Michael is an alumnus of the 2017 summer Arabic program in Rabat, Morocco. He is originally from Leawood, Kansas.
Last summer, for six weeks I studied Arabic in Rabat, Morocco with NSLI-Y. This experience helped me immensely in learning Arabic through immersion, and it broadened my worldview and provided me with insight into how other global citizens view the United States. Within the NSLI-Y program, there is much emphasis put on working with people to bond and share American culture and values while also learning about the culture of the host country’s culture. This helped both me and native Moroccans to create a lasting cross-cultural connection. On an excursion to the cosmopolitan Marrakech, my group spent two days at a convention held by iEARN, an organization that aims to spread education through technological cross-cultural interactions and study abroad programs and one of the implementing NSLI-Y exchange organizations. At this convention, I watched as my peers performed cultural demonstrations from their respective countries, and my NSLI-Y group shared dances and music from our respective cultures such as India, Ireland, Iran, and Mexico. After socializing with teens from Turkey, Tunisia, Japan, Palestine, Pakistan, Taiwan, and Brazil, I overwhelmingly heard that my international peers’ perspective of American people had changed. They explained that the stereotypes of Americans in their respective countries revolved around Americans being too proud of their own country to pay any attention to anywhere else. It was nice to think that by simply being open to other people and having a brief interaction with them, their perspective of American people could change drastically.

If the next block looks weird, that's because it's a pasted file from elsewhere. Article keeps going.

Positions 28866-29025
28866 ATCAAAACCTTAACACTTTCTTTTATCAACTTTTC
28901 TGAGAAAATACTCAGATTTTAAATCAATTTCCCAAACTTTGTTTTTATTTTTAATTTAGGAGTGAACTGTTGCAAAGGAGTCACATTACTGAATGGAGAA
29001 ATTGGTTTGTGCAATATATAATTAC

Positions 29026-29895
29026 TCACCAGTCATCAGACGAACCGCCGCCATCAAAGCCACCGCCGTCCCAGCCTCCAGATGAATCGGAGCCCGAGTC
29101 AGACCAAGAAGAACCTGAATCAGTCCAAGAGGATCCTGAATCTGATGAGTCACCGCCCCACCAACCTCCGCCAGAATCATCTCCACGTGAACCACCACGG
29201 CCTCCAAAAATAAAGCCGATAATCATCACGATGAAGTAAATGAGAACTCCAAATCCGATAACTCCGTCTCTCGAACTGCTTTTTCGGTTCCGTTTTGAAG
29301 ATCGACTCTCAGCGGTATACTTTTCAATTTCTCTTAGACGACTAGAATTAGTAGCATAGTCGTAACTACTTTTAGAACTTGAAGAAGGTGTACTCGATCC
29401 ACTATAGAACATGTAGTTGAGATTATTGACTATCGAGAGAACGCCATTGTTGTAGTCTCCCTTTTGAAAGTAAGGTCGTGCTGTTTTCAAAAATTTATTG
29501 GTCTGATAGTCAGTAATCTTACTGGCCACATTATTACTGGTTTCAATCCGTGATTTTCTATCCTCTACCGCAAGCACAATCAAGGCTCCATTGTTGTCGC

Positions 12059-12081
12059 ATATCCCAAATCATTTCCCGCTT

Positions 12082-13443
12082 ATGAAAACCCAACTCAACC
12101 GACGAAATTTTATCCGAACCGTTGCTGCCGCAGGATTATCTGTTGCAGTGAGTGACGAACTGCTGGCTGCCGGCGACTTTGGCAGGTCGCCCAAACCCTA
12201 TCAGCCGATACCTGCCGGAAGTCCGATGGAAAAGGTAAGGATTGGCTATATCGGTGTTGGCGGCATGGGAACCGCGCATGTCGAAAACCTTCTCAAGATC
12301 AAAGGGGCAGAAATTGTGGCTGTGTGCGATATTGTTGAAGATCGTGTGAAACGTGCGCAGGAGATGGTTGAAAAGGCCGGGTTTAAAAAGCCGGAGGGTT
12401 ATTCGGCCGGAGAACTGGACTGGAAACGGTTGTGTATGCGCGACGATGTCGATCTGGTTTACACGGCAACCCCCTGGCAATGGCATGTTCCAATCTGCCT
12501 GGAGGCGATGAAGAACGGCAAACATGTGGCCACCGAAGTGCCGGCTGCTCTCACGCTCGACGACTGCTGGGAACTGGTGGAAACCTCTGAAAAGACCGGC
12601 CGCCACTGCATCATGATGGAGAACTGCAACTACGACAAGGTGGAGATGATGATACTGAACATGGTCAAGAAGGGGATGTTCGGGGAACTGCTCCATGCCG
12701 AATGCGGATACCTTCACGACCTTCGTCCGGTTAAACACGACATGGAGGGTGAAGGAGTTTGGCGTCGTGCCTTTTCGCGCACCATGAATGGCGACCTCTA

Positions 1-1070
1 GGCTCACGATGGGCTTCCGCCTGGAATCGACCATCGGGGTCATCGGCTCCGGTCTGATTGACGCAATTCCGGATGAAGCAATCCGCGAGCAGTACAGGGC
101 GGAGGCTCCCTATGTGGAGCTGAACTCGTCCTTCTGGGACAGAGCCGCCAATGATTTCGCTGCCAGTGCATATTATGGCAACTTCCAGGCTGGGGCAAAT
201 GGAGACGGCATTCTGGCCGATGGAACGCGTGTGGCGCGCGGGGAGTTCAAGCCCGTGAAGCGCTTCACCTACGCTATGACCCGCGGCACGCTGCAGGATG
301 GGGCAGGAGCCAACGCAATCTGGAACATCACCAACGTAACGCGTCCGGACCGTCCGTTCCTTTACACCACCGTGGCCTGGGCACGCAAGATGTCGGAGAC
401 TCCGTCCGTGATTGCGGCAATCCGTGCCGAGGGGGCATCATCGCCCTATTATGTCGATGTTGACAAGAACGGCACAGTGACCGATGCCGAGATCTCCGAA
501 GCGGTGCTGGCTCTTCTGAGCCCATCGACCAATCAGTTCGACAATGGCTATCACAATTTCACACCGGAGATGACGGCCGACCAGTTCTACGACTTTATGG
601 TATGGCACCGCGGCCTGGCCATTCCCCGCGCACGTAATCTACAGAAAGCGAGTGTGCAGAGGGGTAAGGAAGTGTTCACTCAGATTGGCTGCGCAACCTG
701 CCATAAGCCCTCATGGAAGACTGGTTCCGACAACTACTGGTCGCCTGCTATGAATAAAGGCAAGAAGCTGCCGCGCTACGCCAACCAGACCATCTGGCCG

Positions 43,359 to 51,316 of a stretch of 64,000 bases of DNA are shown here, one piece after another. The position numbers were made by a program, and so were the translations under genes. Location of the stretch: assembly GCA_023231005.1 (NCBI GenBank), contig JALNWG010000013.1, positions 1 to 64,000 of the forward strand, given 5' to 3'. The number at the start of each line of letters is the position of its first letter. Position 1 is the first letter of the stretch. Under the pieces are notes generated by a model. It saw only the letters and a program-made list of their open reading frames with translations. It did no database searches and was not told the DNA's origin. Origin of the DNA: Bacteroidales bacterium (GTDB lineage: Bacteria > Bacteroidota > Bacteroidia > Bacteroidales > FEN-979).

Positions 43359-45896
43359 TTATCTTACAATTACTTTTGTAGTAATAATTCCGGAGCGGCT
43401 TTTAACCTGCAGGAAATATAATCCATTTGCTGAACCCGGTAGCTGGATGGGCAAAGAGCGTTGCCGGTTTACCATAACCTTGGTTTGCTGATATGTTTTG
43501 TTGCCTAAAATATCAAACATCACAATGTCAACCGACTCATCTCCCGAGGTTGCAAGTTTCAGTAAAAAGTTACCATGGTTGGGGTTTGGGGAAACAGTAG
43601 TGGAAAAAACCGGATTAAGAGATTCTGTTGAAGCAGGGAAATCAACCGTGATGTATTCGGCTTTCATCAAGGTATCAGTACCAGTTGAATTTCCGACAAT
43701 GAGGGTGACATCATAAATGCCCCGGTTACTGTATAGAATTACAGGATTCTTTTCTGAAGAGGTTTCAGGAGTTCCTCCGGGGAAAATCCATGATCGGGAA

This change of heart among my peers was significant to me because I realized that these globally minded students like me are the future of society, and they call for globalization and cross-cultural understanding. I was glad to have made new friends and just have fun while promoting cross-cultural understanding along the way. Instead of thinking about politics or religion or demographic of a country, I now think about my friends who live in that country. When I think of Turkey and I think of my friend Sahra; when I think of Japan, I think of my friend Takuto; and when I think of Morocco, I think of a home and family where I spent some of the most enlightening weeks of my life.
Later during my stay in Morocco, I met and formed relationships with a number of native Moroccans whom I learned weren’t that different from me or other everyday Americans. As people, Moroccans and Americans both welcome different opinions and ideas and are interested in similar – if not identical – pastimes like participating in or watching sports, shopping in the local market, dancing, playing music, and relaxing with friends. Initially, I had expectations of differences I would find in Moroccan culture and American culture. I thought the two countries to be drastically different, and it was not until I lived among Moroccans and experienced their culture that I truly understood how deeply our respective cultures resemble each other.